Trump Transition Team Contacted Russian Official

According to a senior U.S. government official, incoming national security adviser Michael Flynn phoned Russian Ambassador Sergey Kislyak several times on Dec. 29, the day the Obama administration announced the expulsion of 35 Russian officials as well as other measures in retaliation for the hacking, the Washington Post reports.

“What did Flynn say, and did it undercut the U.S. sanctions? The Logan Act (though never enforced) bars U.S. citizens from correspondence intending to influence a foreign government about “disputes” with the United States. Was its spirit violated? The Trump campaign didn’t immediately respond to a request for comment.”

Rivalry Brewing on Trump Team

“Donald Trump’s nomination of James Mattis as Defense secretary is sparking questions about how well the retired Marine general will get along with Mike Flynn, the three-star general set to be national security adviser,” The Hill reports.

“Trump has a history of setting up rivalries among his advisers, and it appears he’s likely to have a big one on his national security team.”

“Flynn reportedly sought to block Mattis’s nomination because he did not want a general with higher ranking than him in the Cabinet. And according to the Washington Post, a power struggle has already begun between the Trump transition team and Mattis over who should serve in top slots at the Pentagon.”

Flynn Regularly Spreads Fake News

Incoming Trump national security adviser Michael Flynn “has used social media to promote a series of outrageous conspiracy theories about Hillary Clinton, President Barack Obama and their inner circles in recent months — pushing dubious factoids at least 16 times since Aug. 9,” Politico reports.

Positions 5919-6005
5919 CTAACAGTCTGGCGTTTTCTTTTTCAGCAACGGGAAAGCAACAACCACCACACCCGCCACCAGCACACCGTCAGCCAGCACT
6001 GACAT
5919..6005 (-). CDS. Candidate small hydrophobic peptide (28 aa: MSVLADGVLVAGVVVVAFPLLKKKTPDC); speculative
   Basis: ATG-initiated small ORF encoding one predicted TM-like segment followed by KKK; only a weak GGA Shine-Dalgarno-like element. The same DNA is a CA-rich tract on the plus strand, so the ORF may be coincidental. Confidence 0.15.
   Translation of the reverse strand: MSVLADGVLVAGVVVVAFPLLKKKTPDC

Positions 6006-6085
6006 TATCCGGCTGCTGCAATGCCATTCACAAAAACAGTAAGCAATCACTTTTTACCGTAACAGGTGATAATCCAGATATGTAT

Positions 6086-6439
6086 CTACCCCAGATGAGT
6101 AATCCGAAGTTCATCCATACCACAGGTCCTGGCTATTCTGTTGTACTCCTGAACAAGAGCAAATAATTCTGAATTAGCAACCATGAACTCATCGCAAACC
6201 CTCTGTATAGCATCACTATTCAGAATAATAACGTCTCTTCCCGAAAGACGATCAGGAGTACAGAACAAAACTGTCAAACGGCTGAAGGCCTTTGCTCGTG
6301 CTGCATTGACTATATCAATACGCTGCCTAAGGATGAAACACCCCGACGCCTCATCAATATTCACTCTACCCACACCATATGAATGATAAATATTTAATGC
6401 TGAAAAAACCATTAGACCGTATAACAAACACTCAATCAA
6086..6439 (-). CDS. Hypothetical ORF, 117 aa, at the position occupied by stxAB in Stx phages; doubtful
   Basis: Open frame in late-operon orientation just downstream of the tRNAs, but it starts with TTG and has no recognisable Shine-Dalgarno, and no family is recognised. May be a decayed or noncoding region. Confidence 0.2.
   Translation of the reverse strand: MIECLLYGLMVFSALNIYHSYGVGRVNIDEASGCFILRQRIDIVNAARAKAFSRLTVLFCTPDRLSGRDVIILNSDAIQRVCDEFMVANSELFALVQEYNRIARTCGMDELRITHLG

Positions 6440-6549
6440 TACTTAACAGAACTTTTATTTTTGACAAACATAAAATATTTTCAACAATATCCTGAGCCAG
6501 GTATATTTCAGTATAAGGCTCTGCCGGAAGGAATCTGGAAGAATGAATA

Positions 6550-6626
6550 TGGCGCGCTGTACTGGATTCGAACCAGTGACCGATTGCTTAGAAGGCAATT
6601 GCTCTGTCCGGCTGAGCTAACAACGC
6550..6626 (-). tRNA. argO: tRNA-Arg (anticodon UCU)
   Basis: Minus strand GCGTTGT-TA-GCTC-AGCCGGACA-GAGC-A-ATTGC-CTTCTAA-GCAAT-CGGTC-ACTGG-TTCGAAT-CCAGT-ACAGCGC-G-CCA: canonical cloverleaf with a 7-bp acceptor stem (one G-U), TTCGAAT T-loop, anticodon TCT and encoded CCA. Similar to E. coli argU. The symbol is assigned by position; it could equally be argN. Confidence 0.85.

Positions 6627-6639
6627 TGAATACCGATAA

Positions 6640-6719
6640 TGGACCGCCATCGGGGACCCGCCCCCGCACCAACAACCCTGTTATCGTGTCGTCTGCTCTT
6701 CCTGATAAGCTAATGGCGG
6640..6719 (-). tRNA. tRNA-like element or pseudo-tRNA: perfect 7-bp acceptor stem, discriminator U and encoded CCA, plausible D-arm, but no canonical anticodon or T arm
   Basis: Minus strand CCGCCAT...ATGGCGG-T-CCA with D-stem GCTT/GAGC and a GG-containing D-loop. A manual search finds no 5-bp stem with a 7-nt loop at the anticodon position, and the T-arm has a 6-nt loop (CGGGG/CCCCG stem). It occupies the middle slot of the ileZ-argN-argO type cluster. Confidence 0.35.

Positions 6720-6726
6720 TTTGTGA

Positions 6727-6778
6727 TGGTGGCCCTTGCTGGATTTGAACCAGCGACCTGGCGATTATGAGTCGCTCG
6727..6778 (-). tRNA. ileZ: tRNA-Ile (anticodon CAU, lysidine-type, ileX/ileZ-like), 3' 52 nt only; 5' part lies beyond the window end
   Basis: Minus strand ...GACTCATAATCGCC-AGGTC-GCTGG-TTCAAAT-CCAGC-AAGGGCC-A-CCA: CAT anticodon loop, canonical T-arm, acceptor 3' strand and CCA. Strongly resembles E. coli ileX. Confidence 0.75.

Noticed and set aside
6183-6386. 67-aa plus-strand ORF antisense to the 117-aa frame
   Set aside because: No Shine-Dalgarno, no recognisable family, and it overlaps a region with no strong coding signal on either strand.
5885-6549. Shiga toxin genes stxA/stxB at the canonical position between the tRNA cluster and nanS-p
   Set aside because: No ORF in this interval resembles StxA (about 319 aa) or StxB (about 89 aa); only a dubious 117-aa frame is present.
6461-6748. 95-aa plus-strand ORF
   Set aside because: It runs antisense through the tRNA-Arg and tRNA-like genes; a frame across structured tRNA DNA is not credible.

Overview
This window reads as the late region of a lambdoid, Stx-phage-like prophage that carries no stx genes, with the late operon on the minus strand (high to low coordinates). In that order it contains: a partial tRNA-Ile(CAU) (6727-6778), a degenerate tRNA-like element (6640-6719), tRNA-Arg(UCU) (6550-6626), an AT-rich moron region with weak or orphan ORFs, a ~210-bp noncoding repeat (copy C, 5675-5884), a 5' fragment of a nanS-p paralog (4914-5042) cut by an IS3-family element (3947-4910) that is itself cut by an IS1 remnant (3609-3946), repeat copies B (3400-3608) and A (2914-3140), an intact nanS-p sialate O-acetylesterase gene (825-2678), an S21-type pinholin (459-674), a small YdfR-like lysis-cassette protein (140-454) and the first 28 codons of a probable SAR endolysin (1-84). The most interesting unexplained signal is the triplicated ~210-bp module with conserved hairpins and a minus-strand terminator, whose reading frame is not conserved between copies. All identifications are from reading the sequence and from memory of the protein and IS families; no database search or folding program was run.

“Flynn, who has 106,000 Twitter followers, has used the platform to retweet accusations that Clinton is involved with child sex trafficking and has ‘secretly waged war’ on the Catholic Church, as well as charges that Obama is a ‘jihadi’ who ‘laundered’ money for Muslim terrorists.”

“Now some say Flynn’s fondness for spreading fake news casts doubt on his fitness to serve as the White House’s national security adviser, suggesting that he either can’t spot a blatant falsehood or is just ideologically bent to believe the worst of his perceived enemies.”

The Disruptive Career of Michael Flynn

The New Yorker profiles President-elect Donald Trump’s national security adviser Michael Flynn:

Flynn broke rules he thought were stupid. He once told me about a period he spent assigned to a C.I.A. station in Iraq, when he would sometimes sneak out of the compound without the “insane” required approval from C.I.A. headquarters, in Langley, Virginia. He had technicians secretly install an Internet connection in his Pentagon office, even though it was forbidden. There was also the time he gave classified information to NATO allies without approval, an incident which prompted an investigation, and a warning from superiors. During his stint as Mullen’s intelligence chief, Flynn would often write “This is bullshit!” in the margins of classified papers he was obliged to pass on to his boss, someone who saw these papers told me.

The greatest accomplishment of Flynn’s military career was revolutionizing the way that the clandestine arm of the military, the Joint Special Operations Command, undertook the killing and capture of suspected terrorists and insurgents in war zones. Stanley McChrystal, Flynn’s mentor, had tapped him for the job. They were both part of the self-described “Irish mafia” of officers at the Fort Bragg Army base, in North Carolina.